Charity Honours Its Long-Standing Volunteers

July 21, 2015

Two charity volunteers with a combined service of more than 120 years have been recognised for their outstanding service.

Jean Howes, and Abuwi Rasool, who were founding members of the Beacon Club, a forerunner of the Bermuda Society for the Blind, and who have both been on the charity’s board of directors, have been honoured for their work with Certificates of Appreciation.

Amanda Marshall, Board President of the BSFB, said: “Their dedication and work for the organisation since 1954 is too innumerable to list, frankly.

“Mrs Howes served as the secretary of the Beacon Club for many years and Mr Rasool worked and taught others in the Beacon House workshop for many years.

“Both have been examples of how to live a full and interesting life regardless of vision loss. They do not volunteer to organize events anymore but still attend activities and events when they can.”

Marty Davis, Amanda Marshall and William Ridley

Marty Davis, Amanda Marshall and William Ridley

Also receiving Certificates of Appreciation were Albert Thompson, Marty Davis and William Ridley.

Mr Thompson volunteered for the Bermuda Society for the Blind for many years and joined the Board of Directors in 1991, serving in different capacities until 2014 and still occasionally volunteers.

Dr Marshall said: “He was especially helpful with respect to Beacon House maintenance and related matters and he assisted with fundraising by organising charity golf tournaments.

“He is dedicated to assisting people who are blind or have low vision by providing transportation; organising bus trips to sites like Carter House, in St David’s, that are well narrated social and
educational opportunities for blind and vision impaired members of the Society.

“He also initiated the idea of ‘Hear Comes the Parade’ for blind and vision impaired members and seniors to attend the May 24 Parade, arranging for narration of the parade as it passed the Beacon House.

Amanda Marshall with Jean Howes

Amanda Marshall with Jean Howes

“He and his family have also raised money towards the purchase of equipment for children who required it to help accommodate their vision loss. I could go on, such have been his efforts on behalf of the Society.”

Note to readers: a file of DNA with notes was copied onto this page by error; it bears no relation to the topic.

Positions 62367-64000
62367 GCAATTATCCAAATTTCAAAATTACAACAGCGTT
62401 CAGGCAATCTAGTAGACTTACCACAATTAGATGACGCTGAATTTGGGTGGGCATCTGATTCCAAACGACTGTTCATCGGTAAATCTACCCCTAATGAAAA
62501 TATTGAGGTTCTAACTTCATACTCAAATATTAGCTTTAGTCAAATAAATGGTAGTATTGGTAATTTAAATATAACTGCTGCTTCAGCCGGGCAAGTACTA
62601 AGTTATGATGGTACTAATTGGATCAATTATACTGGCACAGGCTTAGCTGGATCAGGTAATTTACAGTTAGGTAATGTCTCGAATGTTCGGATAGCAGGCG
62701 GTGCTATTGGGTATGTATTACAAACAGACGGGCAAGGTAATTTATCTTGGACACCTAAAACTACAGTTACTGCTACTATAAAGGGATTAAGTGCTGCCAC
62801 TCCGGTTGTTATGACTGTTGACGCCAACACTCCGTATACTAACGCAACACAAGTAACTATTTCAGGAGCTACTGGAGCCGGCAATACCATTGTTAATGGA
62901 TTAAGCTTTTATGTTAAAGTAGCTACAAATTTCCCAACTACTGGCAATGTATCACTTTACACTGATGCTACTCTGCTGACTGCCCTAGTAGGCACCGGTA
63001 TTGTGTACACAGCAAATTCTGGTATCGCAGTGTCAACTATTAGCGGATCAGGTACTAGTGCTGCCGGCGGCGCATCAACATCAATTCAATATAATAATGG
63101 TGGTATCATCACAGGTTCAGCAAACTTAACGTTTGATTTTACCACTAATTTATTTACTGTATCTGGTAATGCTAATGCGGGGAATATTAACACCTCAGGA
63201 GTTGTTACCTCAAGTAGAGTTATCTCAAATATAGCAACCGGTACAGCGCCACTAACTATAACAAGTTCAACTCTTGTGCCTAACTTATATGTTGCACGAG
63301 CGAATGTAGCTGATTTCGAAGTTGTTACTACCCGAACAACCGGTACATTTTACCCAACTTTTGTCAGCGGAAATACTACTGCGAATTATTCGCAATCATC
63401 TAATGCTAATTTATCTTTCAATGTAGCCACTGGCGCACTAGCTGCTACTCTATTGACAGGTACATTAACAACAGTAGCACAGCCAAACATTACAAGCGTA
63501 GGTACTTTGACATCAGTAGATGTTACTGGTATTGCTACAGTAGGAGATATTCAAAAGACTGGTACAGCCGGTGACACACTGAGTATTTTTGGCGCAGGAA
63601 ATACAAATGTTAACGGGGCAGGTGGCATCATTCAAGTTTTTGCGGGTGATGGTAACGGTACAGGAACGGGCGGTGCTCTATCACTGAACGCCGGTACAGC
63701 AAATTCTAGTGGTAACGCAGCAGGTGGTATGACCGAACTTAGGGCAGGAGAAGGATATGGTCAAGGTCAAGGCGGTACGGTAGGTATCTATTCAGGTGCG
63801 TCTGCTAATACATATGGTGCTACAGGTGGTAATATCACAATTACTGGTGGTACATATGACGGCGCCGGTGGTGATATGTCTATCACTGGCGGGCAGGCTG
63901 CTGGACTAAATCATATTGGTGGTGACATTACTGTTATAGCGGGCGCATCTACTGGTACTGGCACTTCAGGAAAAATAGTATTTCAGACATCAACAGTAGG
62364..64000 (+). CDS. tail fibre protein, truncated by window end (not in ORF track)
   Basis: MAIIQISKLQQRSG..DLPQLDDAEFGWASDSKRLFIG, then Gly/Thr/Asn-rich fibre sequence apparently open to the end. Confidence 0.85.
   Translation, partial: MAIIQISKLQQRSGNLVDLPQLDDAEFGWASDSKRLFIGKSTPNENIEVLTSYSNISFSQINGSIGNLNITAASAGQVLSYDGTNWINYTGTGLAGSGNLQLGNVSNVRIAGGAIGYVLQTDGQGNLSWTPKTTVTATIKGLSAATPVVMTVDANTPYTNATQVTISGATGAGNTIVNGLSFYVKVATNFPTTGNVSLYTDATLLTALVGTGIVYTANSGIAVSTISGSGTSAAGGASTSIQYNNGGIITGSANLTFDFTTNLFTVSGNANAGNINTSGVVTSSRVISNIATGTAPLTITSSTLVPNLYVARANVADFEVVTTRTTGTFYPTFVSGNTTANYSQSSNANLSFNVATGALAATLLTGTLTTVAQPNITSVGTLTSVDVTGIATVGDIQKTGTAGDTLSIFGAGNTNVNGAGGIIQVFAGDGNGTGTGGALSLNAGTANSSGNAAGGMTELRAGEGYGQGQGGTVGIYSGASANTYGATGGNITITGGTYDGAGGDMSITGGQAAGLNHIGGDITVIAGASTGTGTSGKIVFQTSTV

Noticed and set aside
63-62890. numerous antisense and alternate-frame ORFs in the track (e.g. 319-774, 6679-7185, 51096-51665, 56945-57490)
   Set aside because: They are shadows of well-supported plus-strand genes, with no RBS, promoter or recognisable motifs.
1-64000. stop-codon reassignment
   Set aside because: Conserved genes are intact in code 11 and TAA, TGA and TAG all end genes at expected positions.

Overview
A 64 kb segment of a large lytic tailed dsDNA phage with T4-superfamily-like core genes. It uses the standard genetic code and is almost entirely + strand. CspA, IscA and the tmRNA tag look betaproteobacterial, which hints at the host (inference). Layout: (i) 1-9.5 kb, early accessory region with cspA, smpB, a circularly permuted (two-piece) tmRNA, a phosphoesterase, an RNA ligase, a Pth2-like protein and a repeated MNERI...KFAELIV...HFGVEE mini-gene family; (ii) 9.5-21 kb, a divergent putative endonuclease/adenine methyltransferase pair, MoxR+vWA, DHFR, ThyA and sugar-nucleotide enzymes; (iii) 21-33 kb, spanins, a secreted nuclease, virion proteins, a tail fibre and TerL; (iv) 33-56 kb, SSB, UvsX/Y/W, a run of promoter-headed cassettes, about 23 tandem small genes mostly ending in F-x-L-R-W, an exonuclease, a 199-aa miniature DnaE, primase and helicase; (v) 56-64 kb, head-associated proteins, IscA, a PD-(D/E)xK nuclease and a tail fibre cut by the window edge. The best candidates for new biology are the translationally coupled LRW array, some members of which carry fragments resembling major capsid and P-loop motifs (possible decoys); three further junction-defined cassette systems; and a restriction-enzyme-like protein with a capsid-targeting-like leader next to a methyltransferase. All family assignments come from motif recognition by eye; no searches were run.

Mrs Davis worked as a teacher for the vision impaired and later as a learning support teacher at the Ministry of Education.

“Marty has served as an ex-officio member of the Board of Directors for more than seven years, sharing her expertise and knowledge of vision health and rehabilitation matters with the board, said Dr Marshall.

“She has also served on the Society’s Strategic Planning Committee and was instrumental in assisting with transitioning the BSFB from a sheltered employment workshop to an organisation that provides a wide range of Vision Rehabilitation Therapy Programmes.

“She is a source of wise counsel both systemically for the organisation and regarding individual needs of blind and vision impaired people in Bermuda.”

Amanda Marshall and Albert Thompson

Amanda Marshall and Albert Thompson

William Ridley, who is moving to California to Stockton California, near San Francisco, came to Bermuda six years ago as the only Teacher for the Vision Impaired [TVI] at the Ministry of Education, the post having been vacant or under filled for several years .

In conjunction with Sylvia Munro, the grandmother of a visually impaired [VI] student, he spearheaded a pilot programme for a small group of VI students called Project Fingertips, initially, and later the Busy Bee Programme.

“Because of Will’s efforts more students with vision concerns were identified and there are now three TVI’s in the Ministry as well as a number of dedicated para-educators in the area of assisting students with vision problems,” said Dr Marshall.

“Will has served on the Board of the BSFB for the past two years and his input and the breadth and depth of his expertise has been invaluable.

“He also has served on the Strategic Planning Committee and given input into BSFB’s creating and establishing Vision Rehabilitation Therapy Programmes. California’s gain will be Bermuda’s loss.”

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Comments (3)

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  1. “Charity Honours Its Long-Standing Volunteers” It’s such an inspiration when reading these types of “stories” as oppose to the many negative stories that seem to dominate the media of resent times…
    I also take this opportunity to thank everyone that are or have partaken in assisting them that are less fortunate. There’s so much one can do by helping others to make their lives a bit more bearable, in-spite of their handicap/s.

    • Tania Stafford says:

      Congratulations to the Bermuda Society of the Blind and to their wonderfully dedicated volunteers!

    • Jeremy Deacon says:

      How can anyone dislike Ray’s comment?